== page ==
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New White Paper Addresses Common Pre-Analytical Errors in Blood Gas Analysis

publication date: Aug 28, 2015
author/source: Sphere Medical

Sphere Medical publishes white paper discussing areas where Proxima mitigates sources of pre-analytical errors

sphere medicalSphere Medical, innovator in critical care monitoring and diagnostics equipment, has published a white paper focusing on the mitigation of common pre-analytical errors associated with arterial blood gas analysis [1]. The informative paper is available for download from Sphere’s online clinical resource centre and explores how and why pre-analytical errors occur, as well as the impact of an error on analyte levels in the blood sample. It also considers the Proxima system, an on-demand arterial blood gas analyser, which is designed to address many of the errors that can occur in the pre-analytical phase.

Entitled “Addressing common pre-analytical errors associated with arterial blood gas analysis using the Proxima system,” the paper observes that up to 60% of all errors in blood gas testing occur in the pre-analytical phase which can ultimately result in patient misdiagnosis and incorrect treatment. The main reason that pre-analytical processes are often more error prone than those later in the testing process is because blood sampling is a manual procedure, whilst analytical and post-analytical phases are often automated and therefore subject to computer checks.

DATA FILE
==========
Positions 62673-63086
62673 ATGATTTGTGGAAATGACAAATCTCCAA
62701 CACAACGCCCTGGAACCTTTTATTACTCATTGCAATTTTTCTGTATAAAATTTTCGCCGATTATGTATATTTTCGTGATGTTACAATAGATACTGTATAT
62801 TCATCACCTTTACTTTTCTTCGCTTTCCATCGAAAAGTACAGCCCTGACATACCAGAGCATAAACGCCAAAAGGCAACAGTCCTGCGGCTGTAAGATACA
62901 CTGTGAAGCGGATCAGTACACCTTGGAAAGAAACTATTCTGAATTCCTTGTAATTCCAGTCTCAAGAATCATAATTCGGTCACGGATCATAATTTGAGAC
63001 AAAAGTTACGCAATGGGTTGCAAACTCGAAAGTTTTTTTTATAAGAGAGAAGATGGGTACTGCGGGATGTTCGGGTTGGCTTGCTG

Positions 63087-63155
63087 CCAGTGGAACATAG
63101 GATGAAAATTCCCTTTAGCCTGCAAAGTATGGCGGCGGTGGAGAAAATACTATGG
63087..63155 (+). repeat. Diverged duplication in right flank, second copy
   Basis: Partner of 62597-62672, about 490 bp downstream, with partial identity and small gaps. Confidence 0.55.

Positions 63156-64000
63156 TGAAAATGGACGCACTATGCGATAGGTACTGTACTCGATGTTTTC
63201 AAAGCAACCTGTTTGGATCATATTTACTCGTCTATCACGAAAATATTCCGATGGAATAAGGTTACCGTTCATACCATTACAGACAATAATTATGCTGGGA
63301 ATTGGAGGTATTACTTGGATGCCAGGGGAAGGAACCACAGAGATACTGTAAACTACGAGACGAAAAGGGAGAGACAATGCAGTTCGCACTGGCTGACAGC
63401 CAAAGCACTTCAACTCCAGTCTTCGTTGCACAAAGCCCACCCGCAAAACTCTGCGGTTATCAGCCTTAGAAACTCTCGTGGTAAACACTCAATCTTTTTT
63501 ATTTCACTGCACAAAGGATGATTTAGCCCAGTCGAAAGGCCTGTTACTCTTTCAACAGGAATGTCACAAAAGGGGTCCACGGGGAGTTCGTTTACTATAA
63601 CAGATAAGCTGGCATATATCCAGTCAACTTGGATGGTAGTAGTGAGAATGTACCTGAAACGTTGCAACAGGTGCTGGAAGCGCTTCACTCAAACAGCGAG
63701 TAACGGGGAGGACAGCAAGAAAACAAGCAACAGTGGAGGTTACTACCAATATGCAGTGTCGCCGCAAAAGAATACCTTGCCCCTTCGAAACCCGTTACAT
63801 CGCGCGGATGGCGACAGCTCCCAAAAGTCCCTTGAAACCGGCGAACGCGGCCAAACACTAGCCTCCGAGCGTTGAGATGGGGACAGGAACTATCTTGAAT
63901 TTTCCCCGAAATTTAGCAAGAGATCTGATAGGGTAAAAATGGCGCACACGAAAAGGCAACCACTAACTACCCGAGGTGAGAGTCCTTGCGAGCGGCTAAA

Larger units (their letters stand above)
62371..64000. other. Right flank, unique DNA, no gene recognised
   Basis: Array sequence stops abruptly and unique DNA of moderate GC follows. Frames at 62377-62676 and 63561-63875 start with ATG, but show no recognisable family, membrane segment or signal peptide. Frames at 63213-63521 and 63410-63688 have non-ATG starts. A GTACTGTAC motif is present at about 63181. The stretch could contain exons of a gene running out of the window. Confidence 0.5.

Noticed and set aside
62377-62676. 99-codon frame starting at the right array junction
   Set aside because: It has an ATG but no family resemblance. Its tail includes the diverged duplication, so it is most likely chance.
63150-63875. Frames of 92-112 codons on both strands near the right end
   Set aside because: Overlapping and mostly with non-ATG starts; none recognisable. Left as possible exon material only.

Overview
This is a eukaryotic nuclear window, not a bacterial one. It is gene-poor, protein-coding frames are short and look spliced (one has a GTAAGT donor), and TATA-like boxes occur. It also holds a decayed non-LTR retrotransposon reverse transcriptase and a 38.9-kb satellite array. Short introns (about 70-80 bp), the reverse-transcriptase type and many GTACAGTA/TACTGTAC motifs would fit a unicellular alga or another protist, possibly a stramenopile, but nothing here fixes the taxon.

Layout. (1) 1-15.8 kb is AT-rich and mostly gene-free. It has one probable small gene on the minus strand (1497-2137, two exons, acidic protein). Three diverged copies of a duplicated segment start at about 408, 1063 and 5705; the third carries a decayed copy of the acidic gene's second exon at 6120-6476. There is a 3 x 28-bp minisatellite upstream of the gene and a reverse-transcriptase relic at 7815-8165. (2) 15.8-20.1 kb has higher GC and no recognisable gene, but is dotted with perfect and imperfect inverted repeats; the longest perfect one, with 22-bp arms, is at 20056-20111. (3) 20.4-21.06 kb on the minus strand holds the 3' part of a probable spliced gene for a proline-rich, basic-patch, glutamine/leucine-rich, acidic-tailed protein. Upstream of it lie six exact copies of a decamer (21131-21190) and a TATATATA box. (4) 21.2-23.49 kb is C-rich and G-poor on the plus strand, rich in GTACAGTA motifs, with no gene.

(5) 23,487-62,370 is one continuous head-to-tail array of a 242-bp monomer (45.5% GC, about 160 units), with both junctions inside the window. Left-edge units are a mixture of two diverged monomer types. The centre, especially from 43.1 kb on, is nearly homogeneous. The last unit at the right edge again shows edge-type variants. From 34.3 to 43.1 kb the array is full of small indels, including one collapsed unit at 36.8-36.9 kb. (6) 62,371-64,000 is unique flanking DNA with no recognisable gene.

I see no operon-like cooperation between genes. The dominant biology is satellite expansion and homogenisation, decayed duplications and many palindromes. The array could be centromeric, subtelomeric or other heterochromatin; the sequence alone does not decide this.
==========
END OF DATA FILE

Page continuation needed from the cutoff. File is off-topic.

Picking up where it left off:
Many pre-analytical steps in arterial blood gas analysis are analogous to other laboratory tests; for example accurate sample labelling. However, some pre-analytical steps and potential sources of error are unique to blood gas analysis due to the physicochemical properties of the analytes being measured. Consequently, if the need to draw blood into a tube, label, transport and treat the sample prior to analysis is removed, then many potential pre-analytical errors could be prevented.

As the Proxima system is a patient dedicated blood gas analyser, this allows critical care staff to obtain blood gas measurements without leaving the patient’s bedside. Furthermore, the Proxima sensor is integrated into the arterial line meaning that it is a closed system which minimises the need for blood handling with the associated risk of pre-analytical errors.

The paper discusses design features of the Proxima which address specific sources of analytical errors, including: haemolysed samples; errors associated with anti-coagulation; deficient samples; sample storage and transport; sample sedimentation; errors in patient identification and sample contamination.

Notably, risk of the introduction of pre-analytical errors when undertaking manual blood sampling and handling has also been recognised in a recent observational study undertaken by the European Federation of Clinical Chemistry and Laboratory Medicine (EFLM) working group for the pre-analytical phase (WG-PRE) [2]. The study concludes that the level of compliance with blood sampling guidelines in the 12 European countries assessed is unacceptably low – the most critical steps requiring immediate attention are patient identification and sample tube labelling.

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